“What’s important to note is that almost 50 years ago, the court actually got it wrong. Today they got it right,” Landry Said.

“For those of you who live in Louisiana, it’s actually such a great day. Today Louisiana leads because Louisiana is one of the few states with the most pro-life laws on the books,” Landry said.

“The opportunity today is for other states to be able to take Louisiana as a template in order to protest the unborn,” the attorney general added.

He also noted that his office will be taking immediate legal action against any obstacles in the way of enforcing these laws.

“I know there are many questions out there. We are getting tons of texts and requests as to what exactly is going to happen next. Here’s what I’ll tell you. We intend to enforce the laws that are on the books,” he said.

As LifeNews reported today, the Supreme Court has overturned Roe v. Wade, with a 5-4 majority ruling in the Dobbs case that “The Constitution does not confer a right to abortion.”

“We hold that Roe and Casey must be overruled. The Constitution does not prohibit the citizens of each State from regulating or prohibiting abortion. Roe and Casey arrogated that authority. We now overrule those decisions and return that authority to the people and their elected representatives,” Justice Samuel Alito wrote for the majority.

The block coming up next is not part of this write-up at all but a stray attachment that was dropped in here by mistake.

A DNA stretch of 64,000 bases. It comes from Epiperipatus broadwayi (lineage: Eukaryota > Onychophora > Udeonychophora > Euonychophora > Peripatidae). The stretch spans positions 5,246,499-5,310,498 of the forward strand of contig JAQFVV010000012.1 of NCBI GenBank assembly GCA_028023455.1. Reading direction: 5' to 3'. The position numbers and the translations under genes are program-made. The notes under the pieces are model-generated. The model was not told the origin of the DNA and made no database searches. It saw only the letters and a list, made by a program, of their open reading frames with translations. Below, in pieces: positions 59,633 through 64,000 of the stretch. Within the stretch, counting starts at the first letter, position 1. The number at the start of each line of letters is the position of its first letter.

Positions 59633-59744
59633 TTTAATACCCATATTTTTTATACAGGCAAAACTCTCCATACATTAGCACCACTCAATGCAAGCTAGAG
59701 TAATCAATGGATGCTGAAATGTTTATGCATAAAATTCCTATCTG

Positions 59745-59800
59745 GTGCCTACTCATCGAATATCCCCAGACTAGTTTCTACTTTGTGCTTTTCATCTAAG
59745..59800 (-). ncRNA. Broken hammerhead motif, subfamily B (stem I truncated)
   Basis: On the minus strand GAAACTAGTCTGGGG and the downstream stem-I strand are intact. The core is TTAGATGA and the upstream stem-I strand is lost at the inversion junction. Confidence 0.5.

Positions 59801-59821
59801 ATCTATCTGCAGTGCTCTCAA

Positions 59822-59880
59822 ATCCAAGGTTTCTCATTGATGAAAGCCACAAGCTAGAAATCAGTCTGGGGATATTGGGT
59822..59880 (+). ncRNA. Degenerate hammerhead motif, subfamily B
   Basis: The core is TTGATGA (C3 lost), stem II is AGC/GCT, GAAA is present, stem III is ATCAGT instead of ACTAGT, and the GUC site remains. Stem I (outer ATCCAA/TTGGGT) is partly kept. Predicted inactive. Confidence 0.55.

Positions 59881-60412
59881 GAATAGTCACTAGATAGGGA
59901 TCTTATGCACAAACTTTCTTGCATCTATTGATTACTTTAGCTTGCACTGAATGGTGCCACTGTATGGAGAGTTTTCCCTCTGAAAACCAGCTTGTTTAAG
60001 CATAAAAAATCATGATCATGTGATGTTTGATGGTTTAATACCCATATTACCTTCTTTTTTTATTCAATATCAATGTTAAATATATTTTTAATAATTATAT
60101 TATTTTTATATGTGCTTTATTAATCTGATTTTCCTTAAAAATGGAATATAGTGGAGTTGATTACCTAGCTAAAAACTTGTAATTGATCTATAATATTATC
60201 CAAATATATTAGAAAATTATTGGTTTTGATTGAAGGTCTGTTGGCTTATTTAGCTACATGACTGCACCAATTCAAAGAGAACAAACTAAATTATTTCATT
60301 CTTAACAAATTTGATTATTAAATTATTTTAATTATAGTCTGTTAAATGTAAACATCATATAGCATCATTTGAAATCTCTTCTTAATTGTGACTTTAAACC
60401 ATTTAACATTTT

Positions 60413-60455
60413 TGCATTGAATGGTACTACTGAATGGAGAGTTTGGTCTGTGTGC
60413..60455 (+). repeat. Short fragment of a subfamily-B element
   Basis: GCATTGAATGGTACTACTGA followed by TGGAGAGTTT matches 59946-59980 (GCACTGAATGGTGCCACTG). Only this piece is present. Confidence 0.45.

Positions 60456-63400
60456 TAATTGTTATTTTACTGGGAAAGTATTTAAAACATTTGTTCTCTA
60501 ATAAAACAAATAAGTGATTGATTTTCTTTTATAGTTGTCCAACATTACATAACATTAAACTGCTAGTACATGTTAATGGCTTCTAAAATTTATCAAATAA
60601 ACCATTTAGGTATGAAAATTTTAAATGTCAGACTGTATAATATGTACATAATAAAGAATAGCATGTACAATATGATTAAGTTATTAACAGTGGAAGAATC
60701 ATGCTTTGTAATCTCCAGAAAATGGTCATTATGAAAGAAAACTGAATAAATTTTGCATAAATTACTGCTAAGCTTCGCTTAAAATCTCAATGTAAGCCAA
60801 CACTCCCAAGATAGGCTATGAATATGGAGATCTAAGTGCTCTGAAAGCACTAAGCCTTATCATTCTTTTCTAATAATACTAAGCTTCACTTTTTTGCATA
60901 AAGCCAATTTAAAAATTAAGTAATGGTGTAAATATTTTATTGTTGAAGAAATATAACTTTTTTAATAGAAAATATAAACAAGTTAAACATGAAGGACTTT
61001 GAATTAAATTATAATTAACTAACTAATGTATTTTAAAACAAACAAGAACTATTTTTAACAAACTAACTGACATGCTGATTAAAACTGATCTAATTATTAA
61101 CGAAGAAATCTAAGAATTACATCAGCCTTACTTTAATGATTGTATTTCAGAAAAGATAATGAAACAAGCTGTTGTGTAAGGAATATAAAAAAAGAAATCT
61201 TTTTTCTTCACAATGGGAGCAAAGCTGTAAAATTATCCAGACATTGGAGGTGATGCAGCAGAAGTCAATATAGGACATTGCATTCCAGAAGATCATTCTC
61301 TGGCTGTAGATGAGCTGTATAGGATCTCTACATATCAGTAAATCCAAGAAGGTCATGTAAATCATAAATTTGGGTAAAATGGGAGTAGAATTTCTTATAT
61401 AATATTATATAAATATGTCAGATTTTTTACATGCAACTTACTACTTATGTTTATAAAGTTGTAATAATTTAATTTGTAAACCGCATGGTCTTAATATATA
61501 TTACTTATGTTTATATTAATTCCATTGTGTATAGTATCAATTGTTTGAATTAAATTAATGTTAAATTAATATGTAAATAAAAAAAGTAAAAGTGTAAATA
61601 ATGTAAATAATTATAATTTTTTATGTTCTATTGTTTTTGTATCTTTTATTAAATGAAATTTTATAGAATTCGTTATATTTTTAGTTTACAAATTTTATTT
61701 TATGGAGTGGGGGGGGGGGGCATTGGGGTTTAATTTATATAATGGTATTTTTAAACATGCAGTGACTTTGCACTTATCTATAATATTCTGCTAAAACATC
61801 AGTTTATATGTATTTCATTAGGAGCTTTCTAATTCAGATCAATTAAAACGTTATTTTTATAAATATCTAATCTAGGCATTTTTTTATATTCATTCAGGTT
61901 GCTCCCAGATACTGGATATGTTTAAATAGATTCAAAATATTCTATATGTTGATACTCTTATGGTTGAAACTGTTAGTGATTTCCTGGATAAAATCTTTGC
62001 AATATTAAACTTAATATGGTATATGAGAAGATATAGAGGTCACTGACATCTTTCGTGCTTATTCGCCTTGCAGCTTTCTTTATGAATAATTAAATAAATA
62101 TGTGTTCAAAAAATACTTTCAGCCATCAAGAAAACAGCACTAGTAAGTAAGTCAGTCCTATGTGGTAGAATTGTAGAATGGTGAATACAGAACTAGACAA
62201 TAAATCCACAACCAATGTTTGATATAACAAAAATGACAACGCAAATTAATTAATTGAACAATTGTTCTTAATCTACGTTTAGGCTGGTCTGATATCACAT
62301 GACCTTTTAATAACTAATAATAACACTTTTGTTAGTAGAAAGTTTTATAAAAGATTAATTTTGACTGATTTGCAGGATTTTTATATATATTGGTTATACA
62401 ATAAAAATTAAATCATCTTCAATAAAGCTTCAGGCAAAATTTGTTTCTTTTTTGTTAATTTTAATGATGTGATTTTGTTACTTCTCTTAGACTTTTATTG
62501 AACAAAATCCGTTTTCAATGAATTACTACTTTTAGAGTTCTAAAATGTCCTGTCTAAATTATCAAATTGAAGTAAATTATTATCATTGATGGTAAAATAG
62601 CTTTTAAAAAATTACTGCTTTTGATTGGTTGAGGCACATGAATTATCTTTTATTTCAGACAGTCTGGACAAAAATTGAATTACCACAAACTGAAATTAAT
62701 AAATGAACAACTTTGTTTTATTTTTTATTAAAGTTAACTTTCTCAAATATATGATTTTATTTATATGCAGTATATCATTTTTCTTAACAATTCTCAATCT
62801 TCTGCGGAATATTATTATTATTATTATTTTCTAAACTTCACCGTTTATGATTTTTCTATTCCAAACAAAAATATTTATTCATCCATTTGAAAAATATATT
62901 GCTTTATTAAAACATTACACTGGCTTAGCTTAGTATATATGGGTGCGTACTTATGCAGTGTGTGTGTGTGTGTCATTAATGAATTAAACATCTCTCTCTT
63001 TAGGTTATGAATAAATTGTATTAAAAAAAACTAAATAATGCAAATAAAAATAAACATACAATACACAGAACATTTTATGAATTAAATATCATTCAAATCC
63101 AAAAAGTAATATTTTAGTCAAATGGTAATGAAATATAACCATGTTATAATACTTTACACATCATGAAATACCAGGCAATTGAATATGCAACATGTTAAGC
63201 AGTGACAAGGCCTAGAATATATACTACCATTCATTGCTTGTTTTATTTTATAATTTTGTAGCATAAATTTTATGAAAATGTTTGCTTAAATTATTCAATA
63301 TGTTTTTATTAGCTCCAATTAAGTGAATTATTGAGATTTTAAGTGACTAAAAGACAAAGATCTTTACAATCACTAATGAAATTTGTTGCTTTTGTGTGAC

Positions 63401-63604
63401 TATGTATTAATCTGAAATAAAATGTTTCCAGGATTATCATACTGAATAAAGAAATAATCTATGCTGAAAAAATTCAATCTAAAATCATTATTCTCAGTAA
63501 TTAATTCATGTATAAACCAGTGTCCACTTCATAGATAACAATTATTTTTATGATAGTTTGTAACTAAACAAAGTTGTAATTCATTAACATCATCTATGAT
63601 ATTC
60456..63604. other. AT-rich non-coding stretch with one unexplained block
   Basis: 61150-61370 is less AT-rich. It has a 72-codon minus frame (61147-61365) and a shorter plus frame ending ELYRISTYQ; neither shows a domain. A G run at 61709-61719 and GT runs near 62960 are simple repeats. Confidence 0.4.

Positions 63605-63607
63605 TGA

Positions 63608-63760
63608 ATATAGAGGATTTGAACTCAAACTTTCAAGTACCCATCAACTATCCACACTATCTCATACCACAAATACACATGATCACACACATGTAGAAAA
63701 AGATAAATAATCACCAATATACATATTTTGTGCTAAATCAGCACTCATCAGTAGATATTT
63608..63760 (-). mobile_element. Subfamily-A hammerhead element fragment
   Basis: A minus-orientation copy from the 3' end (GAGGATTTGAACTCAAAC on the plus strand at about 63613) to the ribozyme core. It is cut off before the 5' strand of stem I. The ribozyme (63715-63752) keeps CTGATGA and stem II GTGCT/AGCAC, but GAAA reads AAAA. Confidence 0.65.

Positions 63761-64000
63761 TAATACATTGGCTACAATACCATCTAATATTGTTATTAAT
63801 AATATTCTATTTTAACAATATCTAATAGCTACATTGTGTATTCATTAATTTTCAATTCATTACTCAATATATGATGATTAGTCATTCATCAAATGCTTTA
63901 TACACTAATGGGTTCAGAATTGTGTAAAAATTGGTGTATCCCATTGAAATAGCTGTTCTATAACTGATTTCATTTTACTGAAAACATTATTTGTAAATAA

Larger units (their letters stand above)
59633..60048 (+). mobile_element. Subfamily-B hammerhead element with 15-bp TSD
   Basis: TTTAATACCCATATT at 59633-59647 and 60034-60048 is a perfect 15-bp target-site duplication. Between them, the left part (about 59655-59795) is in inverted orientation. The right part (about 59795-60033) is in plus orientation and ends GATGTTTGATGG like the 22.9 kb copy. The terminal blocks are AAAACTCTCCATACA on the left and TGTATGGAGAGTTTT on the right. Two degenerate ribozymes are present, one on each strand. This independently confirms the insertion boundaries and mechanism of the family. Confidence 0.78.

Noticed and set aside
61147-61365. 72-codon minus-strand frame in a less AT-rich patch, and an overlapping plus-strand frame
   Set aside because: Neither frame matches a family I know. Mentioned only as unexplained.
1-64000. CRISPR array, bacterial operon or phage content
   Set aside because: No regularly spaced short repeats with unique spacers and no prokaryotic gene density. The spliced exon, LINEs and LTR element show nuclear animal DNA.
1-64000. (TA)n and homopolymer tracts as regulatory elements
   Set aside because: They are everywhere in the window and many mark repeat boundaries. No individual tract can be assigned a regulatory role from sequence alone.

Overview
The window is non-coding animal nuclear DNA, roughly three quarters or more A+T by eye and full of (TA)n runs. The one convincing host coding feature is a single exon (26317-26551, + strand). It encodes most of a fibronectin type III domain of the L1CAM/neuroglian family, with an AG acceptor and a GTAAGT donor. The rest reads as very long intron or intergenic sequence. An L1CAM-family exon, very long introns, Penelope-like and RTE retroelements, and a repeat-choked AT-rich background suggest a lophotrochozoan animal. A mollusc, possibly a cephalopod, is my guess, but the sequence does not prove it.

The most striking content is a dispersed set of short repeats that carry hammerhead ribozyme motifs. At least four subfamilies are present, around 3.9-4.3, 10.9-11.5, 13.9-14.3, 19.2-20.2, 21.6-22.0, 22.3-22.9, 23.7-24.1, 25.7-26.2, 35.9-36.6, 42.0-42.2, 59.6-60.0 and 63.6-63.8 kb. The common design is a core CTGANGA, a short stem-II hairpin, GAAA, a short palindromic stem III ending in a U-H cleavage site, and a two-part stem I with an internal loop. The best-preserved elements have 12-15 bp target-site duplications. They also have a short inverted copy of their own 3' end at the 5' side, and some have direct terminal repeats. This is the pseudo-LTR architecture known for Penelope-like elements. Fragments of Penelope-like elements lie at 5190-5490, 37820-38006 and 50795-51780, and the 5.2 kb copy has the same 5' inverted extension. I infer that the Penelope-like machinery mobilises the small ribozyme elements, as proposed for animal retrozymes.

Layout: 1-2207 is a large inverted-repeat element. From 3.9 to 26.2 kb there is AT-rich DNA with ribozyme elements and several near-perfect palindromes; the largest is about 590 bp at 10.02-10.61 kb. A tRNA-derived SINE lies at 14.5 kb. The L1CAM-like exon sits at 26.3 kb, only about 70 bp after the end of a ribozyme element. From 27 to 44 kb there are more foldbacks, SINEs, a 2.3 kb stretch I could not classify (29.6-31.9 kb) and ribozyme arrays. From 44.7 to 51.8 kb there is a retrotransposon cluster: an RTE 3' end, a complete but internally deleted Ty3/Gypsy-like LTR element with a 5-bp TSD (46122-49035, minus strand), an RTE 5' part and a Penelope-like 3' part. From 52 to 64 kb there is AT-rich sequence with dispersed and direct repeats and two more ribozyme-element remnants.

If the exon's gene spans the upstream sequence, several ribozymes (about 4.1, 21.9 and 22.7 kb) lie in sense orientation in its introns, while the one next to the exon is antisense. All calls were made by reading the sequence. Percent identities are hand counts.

“The Constitution makes no reference to abortion, and no such right is implicitly protected by any constitutional provision, including the one on which the defenders of Roe and Casey now chiefly rely—the Due Process Clause of the Fourteenth Amendment,” Justice Samuel Alito wrote in the majority opinion. “That provision has been held to guarantee some rights that are not mentioned in the Constitution, but any such right must be ‘deeply rooted in this Nation’s history and tradition’ and ‘implicit in the concept of ordered liberty.’”

Ultimately, as many as 26 states could immediately or quickly ban abortions and protect babies from certain death for the first time in nearly 50 years.

Justices ruled to uphold Dobbs, which limits abortion to 15-weeks in Mississippi, effectively overturning Roe v. Wade and returning abortion law to the states.

“Abortion presents a profound moral question. The Constitution does not prohibit the citizens of each State from regulating or prohibiting abortion. Roe and Casey arrogated that authority. We now overrule those decisions and return that authority to the people and their elected representatives,” Alito wrote.

“Roe was egregiously wrong from the start. Its reasoning was exceptionally weak, and the decision has had damaging consequences,” Alito wrote. “And far from bringing about a national settlement of the abortion issue, Roe and Casey have enflamed debate and deepened division.”

This is a landmark day for the Pro-Life movement and our entire nation. After staining the moral fabric of our country for nearly 50 years, Roe v. Wade is no more.

Justices Sonia Sotomayor, Elena Kagan and Stephen Breyer authored a joint dissent condemning the decision as enabling states to enact “draconian” restrictions on women.

Polls show Americans are pro-life on abortion.